Analysis: Land will accommodate economic growth

At the fourth Community Advisory Committee Land Needs Analysis meeting on Dec. 7, ECONorthwest and the City of Creswell shifted their focus from residential to commercial and industrial. Preliminary conclusions found that Creswell will have enough land to accommodate economic growth in both industrial and commercial areas.
The Economic Opportunities Analysis should help the City better understand the ”existing conditions and forecast future conditions to inform: economic development strategy, land use policy and coordination,” according to information presented by Beth Goodman, project director.
”(The goal) is to provide adequate opportunities throughout the State for a variety of economic activities vital to the health, welfare and prosperity of Oregon’s citizens,” Goodman wrote.
In the preliminary findings, the key factors affecting Creswell’s economic growth were low wages and commuting. Only 20 percent of workers at Creswell businesses live and work in the City, and 1,936 commute to Eugene and Springfield.
This in turn could be influenced by Creswell’s relatively low, annual average business wages; Creswell brings in $28,687 to the larger Lane County’s $41,534. Creswell’s highest employing industry, leisure activities, employs over 200 people. Leisure activities include retail and hospitality jobs, which brings in an annual average pay of $15,000.
The average business size in Creswell is 15.5 employees for industrial and 7.8 employees in commercial. Due to the older population in the City as well, around 58 percent of residents are in the labor force.
In competing with the Eugene region for potential businesses, Creswell does have the disadvantage in wages, but it also has the challenges of the railroad crossing, the small existing employment base and loss of businesses.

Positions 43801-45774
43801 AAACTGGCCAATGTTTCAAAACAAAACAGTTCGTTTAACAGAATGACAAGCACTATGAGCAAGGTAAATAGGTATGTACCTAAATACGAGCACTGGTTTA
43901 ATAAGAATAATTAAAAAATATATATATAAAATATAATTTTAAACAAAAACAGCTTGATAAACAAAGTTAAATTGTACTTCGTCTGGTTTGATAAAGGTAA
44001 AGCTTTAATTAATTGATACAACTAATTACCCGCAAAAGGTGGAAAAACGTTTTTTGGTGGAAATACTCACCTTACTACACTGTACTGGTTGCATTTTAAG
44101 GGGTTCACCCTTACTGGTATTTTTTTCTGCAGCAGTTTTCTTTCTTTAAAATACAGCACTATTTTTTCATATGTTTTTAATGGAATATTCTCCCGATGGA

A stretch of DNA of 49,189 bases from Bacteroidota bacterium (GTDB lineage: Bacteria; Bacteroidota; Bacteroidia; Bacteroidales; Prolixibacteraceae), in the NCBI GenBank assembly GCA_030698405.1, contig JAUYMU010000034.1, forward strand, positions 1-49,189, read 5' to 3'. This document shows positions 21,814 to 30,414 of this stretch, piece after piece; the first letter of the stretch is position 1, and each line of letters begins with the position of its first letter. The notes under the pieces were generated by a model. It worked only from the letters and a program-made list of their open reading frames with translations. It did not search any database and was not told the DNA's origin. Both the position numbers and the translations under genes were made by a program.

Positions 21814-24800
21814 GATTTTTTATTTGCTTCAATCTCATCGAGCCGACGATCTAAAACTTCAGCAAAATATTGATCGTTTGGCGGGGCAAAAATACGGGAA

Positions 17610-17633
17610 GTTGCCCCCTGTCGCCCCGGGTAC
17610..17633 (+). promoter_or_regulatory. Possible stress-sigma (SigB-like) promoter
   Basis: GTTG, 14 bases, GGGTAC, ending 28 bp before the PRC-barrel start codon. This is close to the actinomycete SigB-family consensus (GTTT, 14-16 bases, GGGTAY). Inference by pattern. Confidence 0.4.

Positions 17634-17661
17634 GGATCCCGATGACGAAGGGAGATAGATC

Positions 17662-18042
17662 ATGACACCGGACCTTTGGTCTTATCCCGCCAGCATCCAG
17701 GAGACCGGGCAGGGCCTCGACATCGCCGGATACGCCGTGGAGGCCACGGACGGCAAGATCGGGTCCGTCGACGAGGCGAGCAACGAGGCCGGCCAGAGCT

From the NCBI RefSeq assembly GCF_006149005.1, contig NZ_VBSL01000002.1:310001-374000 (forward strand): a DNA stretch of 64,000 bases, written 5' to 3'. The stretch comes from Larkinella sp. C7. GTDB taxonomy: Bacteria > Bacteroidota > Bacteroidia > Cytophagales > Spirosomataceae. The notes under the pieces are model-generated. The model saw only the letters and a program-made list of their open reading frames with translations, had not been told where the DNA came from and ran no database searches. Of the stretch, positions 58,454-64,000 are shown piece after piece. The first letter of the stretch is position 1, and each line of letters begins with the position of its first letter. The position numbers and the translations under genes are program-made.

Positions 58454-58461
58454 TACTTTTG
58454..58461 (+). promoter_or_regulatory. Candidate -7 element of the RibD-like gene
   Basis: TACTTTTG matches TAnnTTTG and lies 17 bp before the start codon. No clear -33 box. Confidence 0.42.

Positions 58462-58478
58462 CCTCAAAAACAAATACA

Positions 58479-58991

That said, the City’s proximity to Eugene and Springfield, its connection to Interstate-5, the airport and its access to amenities all work in Creswell’s favor.
The potential target industries that the City wants to attract in industrial zones are the fields of construction and manufacturing, with a specialized example of food and beverage companies. For commercial, the businesses would provide services for residents, such as medical and personal services, retail and restaurants.
Forecasting ahead to the year 2039, Creswell should see a population growth rate of 34 percent, or a 1.49 percent average annual growth rate. The employment forecast is expected to be a mix of industries, due to the land use type and population forecast, and in 2039 is expected to reach an employment level of 2,118 – a 543 employee change from the proposed 2019 level.
To accommodate for employment growth, industrial land must be able to support 84 projected employees with 10 employees per acre and Commercial land must support 227 projected employees with 20 employees per acre – the required land demand is 10 and 14 acres, respectively.
Creswell has 35 acres of total buildable commercial land and 60 acres of total buildable industrial land, which will sufficiently offer support to accommodate future economic growth.
Moving forward, the committee will identify the barriers to growth, such as cost of infrastructure development, and ECONorthwest will start interviewing business owners in town about economic opportunities in January.
The next meeting will be held in January, but has not been decided at this time.



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